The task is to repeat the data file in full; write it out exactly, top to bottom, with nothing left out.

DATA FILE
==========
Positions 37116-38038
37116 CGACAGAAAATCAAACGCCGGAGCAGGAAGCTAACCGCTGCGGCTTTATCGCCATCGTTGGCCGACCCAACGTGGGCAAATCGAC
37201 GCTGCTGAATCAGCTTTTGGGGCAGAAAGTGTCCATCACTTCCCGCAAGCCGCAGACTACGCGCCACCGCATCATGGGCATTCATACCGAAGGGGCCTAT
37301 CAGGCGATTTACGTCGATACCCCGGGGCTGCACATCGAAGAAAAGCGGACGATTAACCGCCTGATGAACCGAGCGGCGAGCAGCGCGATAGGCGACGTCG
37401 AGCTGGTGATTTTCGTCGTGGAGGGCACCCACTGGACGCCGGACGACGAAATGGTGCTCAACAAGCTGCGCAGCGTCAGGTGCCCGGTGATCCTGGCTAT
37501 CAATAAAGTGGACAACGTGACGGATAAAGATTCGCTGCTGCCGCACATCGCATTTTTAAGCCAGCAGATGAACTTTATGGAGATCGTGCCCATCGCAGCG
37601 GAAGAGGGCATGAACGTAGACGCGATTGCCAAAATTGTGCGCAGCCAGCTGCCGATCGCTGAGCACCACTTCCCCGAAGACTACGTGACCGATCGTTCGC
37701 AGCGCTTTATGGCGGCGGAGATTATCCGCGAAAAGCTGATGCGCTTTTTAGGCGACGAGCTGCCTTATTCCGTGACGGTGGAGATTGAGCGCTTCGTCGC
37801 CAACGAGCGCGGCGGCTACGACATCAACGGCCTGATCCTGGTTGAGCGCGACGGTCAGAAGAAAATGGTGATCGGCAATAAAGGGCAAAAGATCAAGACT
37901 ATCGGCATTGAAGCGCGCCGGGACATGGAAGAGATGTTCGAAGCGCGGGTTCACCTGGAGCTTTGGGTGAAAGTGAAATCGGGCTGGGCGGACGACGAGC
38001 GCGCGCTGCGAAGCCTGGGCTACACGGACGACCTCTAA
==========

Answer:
Positions 37116-38038
37116 CGACAGAAAATCAAACGCCGGAGCAGGAAGCTAACCGCTGCGGCTTTATCGCCATCGTTGGCCGACCCAACGTGGGCAAATCGAC
37201 GCTGCTGAATCAGCTTTTGGGGCAGAAAGTGTCCATCACTTCCCGCAAGCCGCAGACTACGCGCCACCGCATCATGGGCATTCATACCGAAGGGGCCTAT
37301 CAGGCGATTTACGTCGATACCCCGGGGCTGCACATCGAAGAAAAGCGGACGATTAACCGCCTGATGAACCGAGCGGCGAGCAGCGCGATAGGCGACGTCG
37401 AGCTGGTGATTTTCGTCGTGGAGGGCACCCACTGGACGCCGGACGACGAAATGGTGCTCAACAAGCTGCGCAGCGTCAGGTGCCCGGTGATCCTGGCTAT
37501 CAATAAAGTGGACAACGTGACGGATAAAGATTCGCTGCTGCCGCACATCGCATTTTTAAGCCAGCAGATGAACTTTATGGAGATCGTGCCCATCGCAGCG
37601 GAAGAGGGCATGAACGTAGACGCGATTGCCAAAATTGTGCGCAGCCAGCTGCCGATCGCTGAGCACCACTTCCCCGAAGACTACGTGACCGATCGTTCGC
37701 AGCGCTTTATGGCGGCGGAGATTATCCGCGAAAAGCTGATGCGCTTTTTAGGCGACGAGCTGCCTTATTCCGTGACGGTGGAGATTGAGCGCTTCGTCGC
37801 CAACGAGCGCGGCGGCTACGACATCAACGGCCTGATCCTGGTTGAGCGCGACGGTCAGAAGAAAATGGTGATCGGCAATAAAGGGCAAAAGATCAAGACT
37901 ATCGGCATTGAAGCGCGCCGGGACATGGAAGAGATGTTCGAAGCGCGGGTTCACCTGGAGCTTTGGGTGAAAGTGAAATCGGGCTGGGCGGACGACGAGC
38001 GCGCGCTGCGAAGCCTGGGCTACACGGACGACCTCTAA